I was scanning through my feeds tonight, and realized that I'd just seen the third article in a week about United States government agencies now on Instagram.
I know, your first thought was, "Instagram, really?"
You mean the popular social/photo sharing application started by two Stanford University graduates and purchased by Facebook a little over a year ago for a cool billion dollars? The free iPhone and Android application used by 130 million users a month who've shared 16 billion photos, at a rate of 45 million photos a day, and which garner 1 billion likes a day?
Our federal government at the forefront of social media?
Yes, yes, yes, and yes.
The first item I saw about the White House featuring President Obama, really didn't surprise me, and I retweeted it without much thought. I wrote a blog post late last year, How Social Networking Won an Election and Paid for Cancer Treatment, about the unbelievably social-savvy team working on President Obama's re-election team.
And the article from Mashable about the Department of the Interior joining Instagram actually delighted me — a new opportunity to view stunning photos — 636 at last count. (This is from someone who is notoriously lacking in the photo taking skills arena, according to her teenager.)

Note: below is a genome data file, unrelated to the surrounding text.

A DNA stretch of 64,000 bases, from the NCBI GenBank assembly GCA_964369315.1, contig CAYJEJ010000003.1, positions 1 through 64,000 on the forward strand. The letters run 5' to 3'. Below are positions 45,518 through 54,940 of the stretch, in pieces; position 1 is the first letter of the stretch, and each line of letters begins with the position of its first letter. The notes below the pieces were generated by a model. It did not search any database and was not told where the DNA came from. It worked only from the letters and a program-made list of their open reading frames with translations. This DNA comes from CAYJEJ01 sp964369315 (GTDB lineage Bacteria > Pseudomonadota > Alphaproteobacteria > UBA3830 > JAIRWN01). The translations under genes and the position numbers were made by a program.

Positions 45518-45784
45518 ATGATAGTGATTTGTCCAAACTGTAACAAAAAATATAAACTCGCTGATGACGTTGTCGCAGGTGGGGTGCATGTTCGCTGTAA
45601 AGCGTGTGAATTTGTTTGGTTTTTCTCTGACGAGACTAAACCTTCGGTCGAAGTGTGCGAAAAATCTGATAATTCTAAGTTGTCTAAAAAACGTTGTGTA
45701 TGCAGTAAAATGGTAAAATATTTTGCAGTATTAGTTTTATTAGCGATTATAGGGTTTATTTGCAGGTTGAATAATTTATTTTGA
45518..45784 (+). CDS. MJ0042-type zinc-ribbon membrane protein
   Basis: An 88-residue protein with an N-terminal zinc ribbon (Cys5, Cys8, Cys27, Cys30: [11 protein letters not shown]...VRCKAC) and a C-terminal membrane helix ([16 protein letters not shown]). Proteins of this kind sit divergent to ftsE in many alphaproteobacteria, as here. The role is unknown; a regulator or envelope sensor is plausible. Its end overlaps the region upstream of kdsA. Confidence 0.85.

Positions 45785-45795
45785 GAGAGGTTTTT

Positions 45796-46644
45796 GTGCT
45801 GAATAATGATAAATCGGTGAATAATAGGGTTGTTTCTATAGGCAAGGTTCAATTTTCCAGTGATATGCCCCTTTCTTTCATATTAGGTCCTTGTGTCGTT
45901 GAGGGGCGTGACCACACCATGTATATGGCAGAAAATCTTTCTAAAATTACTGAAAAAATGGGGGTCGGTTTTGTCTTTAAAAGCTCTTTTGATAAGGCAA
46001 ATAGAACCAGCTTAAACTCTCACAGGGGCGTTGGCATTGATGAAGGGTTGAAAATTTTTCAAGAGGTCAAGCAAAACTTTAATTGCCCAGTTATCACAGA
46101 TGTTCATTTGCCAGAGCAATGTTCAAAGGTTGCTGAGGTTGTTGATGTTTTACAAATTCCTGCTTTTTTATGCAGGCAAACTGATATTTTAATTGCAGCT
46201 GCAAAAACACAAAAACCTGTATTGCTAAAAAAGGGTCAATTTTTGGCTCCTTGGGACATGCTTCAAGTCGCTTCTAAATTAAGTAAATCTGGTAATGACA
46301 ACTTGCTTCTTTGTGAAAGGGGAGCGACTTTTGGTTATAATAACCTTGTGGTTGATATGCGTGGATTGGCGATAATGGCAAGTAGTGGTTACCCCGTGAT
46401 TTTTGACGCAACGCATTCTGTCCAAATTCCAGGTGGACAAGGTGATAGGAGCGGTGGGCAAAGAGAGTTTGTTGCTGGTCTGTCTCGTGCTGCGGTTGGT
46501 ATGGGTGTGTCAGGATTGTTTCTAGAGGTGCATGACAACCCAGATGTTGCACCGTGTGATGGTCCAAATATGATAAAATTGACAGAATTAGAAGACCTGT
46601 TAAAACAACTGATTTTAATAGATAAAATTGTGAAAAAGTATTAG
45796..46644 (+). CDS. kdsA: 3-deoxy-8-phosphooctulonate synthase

|Just one row of stunningly gorgeous photos from the Department of the Interior's Instagram account. And they're all this beautiful!|
But tonight, the article from Forbes about the Transportation Security Administration (TSA) extending the reach of The TSA Blog TSA Week in Review feature by opening an Instagram account and sharing photos of confiscated items — now that one both made me pay attention and frightened me. Fireworks, loaded guns, a belt buckle knife. Seriously, what were these people thinking?
|Instagram photo of a belt buckle knife confiscated by the TSA.|
Of course, now I'm intrigued. It turns out that NASA has been on Instagram long enough to attract 345,000 followers. The U.S. House Committee on Natural Resources only has 66 followers, but I'm sure they'll catch up. The U.S. Air Force has 1287 followers. I'm stopping now — I could easily stay up until 3 am googling, finding and following these accounts.
When you step back and take a look, this trend makes sense. Check out the usa.gov website. It's enabled with social sharing buttons, and has hundreds of free apps. (When I'm done with this blog post, I'm definitely going to check out CIA Mobile.) Many agencies have Twitter accounts.
If you want to reach out to and connect with people — prospects, customers, constituents, students, friends, volunteers, advocates — you need to go where they are. As the U.S. government has clearly figured out.